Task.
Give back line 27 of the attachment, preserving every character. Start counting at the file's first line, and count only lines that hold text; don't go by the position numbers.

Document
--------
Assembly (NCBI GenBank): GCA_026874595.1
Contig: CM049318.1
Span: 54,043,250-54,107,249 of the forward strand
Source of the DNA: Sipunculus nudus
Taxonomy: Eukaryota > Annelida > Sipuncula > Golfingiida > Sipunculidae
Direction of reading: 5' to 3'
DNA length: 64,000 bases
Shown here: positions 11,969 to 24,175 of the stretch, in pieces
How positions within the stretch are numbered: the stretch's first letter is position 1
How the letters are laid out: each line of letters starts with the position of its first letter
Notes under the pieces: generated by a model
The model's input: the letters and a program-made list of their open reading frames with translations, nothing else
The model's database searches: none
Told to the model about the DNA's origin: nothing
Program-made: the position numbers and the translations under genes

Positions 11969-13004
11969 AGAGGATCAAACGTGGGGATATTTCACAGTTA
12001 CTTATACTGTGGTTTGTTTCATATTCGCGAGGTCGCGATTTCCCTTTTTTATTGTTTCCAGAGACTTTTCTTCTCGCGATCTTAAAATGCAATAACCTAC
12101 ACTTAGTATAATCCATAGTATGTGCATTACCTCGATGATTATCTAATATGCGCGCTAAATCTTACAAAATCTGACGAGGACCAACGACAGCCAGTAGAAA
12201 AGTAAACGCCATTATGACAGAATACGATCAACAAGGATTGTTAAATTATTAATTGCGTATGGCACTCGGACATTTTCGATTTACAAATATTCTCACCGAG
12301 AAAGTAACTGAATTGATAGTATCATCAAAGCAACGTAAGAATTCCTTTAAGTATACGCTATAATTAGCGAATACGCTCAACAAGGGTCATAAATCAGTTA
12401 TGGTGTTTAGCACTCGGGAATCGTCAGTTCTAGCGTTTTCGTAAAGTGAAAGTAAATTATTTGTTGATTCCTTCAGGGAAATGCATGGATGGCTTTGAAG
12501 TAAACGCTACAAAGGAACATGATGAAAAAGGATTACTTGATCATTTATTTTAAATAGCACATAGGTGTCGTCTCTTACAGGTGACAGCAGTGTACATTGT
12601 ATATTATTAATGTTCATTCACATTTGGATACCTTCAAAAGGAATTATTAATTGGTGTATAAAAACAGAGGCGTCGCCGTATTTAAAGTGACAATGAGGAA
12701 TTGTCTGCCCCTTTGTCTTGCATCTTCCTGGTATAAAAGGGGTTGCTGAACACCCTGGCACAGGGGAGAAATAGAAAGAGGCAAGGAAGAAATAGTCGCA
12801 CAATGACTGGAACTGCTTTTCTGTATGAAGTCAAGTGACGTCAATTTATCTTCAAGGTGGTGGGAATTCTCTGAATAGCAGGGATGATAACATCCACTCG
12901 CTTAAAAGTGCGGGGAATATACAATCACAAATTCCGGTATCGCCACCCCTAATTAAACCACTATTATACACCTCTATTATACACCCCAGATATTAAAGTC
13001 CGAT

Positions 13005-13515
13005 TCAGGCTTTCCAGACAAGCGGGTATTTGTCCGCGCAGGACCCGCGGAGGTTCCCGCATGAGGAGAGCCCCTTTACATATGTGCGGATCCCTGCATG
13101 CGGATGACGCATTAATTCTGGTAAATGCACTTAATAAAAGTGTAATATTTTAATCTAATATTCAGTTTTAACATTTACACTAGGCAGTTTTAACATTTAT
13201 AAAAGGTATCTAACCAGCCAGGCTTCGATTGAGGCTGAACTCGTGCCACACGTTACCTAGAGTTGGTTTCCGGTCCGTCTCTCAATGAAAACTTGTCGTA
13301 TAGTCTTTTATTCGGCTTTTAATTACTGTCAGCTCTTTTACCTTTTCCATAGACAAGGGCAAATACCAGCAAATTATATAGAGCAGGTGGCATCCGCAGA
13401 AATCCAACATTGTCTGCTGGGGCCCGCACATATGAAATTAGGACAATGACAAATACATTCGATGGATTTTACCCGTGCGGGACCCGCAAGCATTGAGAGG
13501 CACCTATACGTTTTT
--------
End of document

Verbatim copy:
12901 CTTAAAAGTGCGGGGAATATACAATCACAAATTCCGGTATCGCCACCCCTAATTAAACCACTATTATACACCTCTATTATACACCCCAGATATTAAAGTC